having to

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boggiee

Senior Member
Turkish
Hi,

- Having to discharge all my debts, I work hard to save money.

Is the usage of 'having to' grammatically OK or must I use 'because' before that? (P.S the sentence might seem clumsy but I just want to learn if it is grammatically or not)
 
  • ESustad

    Senior Member
    English - (Minnesota)
    You can use the sentence without 'because.' 'Have to' expresses necessity or obligation or duty, and can stand alone without another verb in casual speech.

    Question: Why do you work hard to save money?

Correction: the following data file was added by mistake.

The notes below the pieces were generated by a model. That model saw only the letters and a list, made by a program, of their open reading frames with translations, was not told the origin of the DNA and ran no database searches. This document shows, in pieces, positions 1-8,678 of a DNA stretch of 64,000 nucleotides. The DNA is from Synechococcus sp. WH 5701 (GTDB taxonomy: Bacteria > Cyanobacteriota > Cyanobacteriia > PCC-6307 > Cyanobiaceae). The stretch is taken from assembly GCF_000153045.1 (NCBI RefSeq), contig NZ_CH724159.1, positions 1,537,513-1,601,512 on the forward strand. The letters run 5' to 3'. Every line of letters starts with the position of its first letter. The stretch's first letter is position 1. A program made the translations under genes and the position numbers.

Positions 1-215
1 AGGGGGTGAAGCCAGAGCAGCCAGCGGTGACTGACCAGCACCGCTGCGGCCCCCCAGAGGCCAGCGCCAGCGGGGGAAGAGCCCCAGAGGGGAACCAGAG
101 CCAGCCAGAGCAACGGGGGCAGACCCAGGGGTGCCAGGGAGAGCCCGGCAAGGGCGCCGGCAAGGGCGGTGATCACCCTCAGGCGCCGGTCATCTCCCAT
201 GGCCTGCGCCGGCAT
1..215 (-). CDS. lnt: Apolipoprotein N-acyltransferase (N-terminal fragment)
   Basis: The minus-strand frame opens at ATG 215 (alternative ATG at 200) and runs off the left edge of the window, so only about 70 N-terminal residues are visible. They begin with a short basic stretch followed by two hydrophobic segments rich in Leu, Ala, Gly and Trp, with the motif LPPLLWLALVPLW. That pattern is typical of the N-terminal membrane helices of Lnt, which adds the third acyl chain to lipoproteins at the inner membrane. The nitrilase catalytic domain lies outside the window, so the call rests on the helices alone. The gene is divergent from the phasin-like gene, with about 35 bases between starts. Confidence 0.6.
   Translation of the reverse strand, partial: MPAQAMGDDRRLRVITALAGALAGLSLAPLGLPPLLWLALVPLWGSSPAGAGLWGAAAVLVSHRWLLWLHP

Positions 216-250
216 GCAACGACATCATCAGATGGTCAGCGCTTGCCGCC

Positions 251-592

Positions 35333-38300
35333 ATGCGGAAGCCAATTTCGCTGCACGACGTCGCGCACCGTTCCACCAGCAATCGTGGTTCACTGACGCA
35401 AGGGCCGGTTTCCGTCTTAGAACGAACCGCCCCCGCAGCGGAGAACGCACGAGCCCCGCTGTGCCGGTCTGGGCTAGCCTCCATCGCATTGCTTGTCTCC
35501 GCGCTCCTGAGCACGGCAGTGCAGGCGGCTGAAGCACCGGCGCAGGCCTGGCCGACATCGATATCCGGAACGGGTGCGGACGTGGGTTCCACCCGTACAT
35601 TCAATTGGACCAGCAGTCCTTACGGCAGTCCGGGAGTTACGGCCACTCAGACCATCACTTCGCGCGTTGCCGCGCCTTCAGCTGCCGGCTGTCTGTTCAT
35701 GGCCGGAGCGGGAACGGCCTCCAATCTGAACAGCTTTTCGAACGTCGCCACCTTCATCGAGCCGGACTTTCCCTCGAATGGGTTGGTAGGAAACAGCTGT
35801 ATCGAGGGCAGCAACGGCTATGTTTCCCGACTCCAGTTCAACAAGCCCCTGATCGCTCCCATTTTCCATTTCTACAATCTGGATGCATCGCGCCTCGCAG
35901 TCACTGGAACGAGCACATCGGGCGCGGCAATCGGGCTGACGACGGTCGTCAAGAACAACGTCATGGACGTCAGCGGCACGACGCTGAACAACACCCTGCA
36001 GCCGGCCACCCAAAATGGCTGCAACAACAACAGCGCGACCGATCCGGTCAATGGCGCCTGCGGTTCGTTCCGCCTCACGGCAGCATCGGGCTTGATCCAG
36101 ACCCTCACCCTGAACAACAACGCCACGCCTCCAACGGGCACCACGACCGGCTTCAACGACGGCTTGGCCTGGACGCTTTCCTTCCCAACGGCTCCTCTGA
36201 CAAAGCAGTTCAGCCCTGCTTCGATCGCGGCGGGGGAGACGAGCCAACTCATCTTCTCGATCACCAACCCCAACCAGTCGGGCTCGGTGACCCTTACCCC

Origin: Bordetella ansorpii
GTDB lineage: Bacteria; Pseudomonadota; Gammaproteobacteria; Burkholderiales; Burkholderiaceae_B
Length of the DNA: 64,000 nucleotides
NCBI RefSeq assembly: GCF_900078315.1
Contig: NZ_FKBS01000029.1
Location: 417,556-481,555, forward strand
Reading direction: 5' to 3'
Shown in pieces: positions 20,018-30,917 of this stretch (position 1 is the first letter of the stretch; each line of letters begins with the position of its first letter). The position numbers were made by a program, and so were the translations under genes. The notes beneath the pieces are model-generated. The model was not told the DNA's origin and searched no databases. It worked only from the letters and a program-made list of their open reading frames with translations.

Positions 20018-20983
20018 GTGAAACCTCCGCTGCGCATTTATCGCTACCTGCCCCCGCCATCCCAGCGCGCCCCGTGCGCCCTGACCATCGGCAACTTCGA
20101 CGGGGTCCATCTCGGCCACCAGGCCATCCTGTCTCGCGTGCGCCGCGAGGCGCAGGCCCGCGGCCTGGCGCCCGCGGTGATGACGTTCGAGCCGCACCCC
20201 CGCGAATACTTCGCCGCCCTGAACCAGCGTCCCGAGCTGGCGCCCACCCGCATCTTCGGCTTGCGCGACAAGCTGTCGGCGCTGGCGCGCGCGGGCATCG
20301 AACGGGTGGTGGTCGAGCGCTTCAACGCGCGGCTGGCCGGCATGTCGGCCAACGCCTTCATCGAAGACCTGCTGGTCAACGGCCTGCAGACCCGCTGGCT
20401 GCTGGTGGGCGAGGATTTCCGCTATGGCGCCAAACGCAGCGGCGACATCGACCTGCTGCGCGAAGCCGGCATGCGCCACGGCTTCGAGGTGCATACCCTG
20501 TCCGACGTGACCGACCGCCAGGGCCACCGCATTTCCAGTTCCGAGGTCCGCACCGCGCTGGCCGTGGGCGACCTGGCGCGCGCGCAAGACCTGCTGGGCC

Response: [Because] I have to [save money].
     

    velisarius

    Senior Member
    British English (Sussex)
    There's nothing wrong with using a participial phrase, and there's nothing wrong with "I have to discharge all my debts", but I feel uneasy about "Having to discharge all my debts, I work hard to save money". I think that when the participle is "having", it needs to be of the type "Having discharged..." or "Having been discharged ...".

    I wouldn't have a problem with "Needing to discharge all my debts, I work hard to save money." I'm really not quite sure about your original sentence though, and would like to hear other opinions.
     
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